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Florida Doctor Says False Diagnoses Inflate Bills, Could Harm Patients

A federal whistleblower suit unsealed in late February alleges that Humana knew about billing fraud involving Medicare Advantage patients and didn't stop it.
Ty Wright
Bloomberg via Getty Images
A federal whistleblower suit unsealed in late February alleges that Humana knew about billing fraud involving Medicare Advantage patients and didn't stop it.

Insurance giant Humana Inc., which operates some of the nation's largest private Medicare health plans, knew for years of billing fraud at some South Florida clinics but did little to curb the practice even though it could harm patients, a doctor alleges in a newly unsealed whistleblower lawsuit.

The suit was filed by South Florida physician Mario M. Baez. It accuses Humana and Baez's former business partner, Dr. Isaac K. Thompson, of engaging in a lucrative billing fraud scheme that lasted for years. The suit also names three other Palm Beach County doctors, two medical clinics and a doctors' practice group as defendants. The suit was filed in October 2012 but remained under a federal court seal until Feb. 26.

Humana had no comment. "As a matter of long-standing company policy, Humana does not comment on pending litigation," said company spokesman Tom Noland.

Thompson, a Delray Beach doctor, was indicted early last year on health care fraud charges stemming from similar allegations. He had pleaded not guilty but last week indicated he would change his plea and was to appear Friday in federal court in Fort Lauderdale, according to court records.

The Baez case is likely to bring fresh scrutiny to the giant Louisville, Ky.-based insurer, which covers more than 3 million elderly patients in its Medicare Advantage plans nationwide. The case could also spotlight costly flaws in the government's complex and controversial method for paying private Medicare health plans.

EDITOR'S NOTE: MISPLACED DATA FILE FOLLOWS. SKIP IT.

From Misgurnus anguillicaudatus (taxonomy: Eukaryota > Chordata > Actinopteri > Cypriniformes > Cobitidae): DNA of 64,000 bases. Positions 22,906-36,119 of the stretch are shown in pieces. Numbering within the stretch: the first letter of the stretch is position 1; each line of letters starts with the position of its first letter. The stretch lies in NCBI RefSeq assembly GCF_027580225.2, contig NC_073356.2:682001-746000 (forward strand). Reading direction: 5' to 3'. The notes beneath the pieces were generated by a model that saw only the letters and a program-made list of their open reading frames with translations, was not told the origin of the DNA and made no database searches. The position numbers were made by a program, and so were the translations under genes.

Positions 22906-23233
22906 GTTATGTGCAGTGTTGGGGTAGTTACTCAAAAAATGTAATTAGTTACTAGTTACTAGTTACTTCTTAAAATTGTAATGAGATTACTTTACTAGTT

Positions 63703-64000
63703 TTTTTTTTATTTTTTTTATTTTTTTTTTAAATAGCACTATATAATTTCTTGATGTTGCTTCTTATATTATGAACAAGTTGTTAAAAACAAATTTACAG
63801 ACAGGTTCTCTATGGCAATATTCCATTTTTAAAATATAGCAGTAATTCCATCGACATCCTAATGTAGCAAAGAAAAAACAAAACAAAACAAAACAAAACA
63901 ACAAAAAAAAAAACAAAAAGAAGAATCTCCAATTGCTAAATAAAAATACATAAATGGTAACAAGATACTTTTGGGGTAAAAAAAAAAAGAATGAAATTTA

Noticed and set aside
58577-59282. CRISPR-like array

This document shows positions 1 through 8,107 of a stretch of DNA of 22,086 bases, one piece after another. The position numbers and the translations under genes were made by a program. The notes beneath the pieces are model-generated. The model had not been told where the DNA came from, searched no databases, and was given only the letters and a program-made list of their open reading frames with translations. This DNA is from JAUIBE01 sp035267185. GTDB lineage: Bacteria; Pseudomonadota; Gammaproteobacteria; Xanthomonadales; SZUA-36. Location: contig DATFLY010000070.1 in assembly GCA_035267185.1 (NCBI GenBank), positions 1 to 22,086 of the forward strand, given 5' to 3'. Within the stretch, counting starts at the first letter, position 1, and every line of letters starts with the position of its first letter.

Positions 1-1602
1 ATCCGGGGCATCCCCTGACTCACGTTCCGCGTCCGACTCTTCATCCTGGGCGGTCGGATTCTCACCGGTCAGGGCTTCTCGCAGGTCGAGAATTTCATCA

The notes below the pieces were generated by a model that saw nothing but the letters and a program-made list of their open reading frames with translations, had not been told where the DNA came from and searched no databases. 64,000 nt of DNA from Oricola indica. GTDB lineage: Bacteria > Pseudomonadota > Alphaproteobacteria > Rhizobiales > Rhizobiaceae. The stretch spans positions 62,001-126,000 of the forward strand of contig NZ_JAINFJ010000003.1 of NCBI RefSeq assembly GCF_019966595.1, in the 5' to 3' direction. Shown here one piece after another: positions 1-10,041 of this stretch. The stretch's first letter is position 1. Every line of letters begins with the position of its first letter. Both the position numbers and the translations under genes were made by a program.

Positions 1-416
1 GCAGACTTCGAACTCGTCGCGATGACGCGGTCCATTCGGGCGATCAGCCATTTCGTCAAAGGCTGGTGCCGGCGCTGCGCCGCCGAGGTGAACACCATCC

The Baez suit targets a billing formula called a risk score, which is designed to pay Medicare health plans higher rates for sicker patients and less for people in good health. But overspending tied to inflated risk scores has cost taxpayers tens of billions of dollars in recent years, as the Center for Public Integrity reported in a series of articles published in 2014.

Federal officials have struggled for years to stamp out these overcharges, known in health care circles as "upcoding," while at least a half-dozen whistleblowers have filed lawsuits accusing Medicare Advantage plans of ripping off the government.

Baez's case adds a new wrinkle because it alleges that inflating risks scores not only wastes taxpayer dollars but can also cause a patient to be harmed by improper medical treatment.

Baez said in a letter to the presiding judge in the case, U.S. District Judge Kenneth A. Marra, that treating elderly patients with "multiple ailments" is difficult when you have accurate data, but "when medical records are poisoned with misleading data [from inflated risk scores] it becomes Russian roulette." Patients aren't told their risk score and aren't likely to know if a doctor has exaggerated how sick they are or added bogus medical conditions to their medical records to boost profits, Baez said.

Baez and Thompson were partners in two clinics in Humana's network, Lake Worth Medical P.A. and IM Medical P.A., in Delray Beach, from 2003 to 2012. Baez alleges in his suit that in February 2009 he became suspicious of billing practices at the two clinics and confronted doctors who worked there about it.

The doctors said they had been told by Thompson to "upcode" diagnoses, according to the suit. Baez said he reported the abuses to Humana in May 2009, but the company failed to return the alleged overpayments. In 2012, Baez contacted the FBI, which eventually sparked the Department of Justice criminal investigation that ensnared Thompson.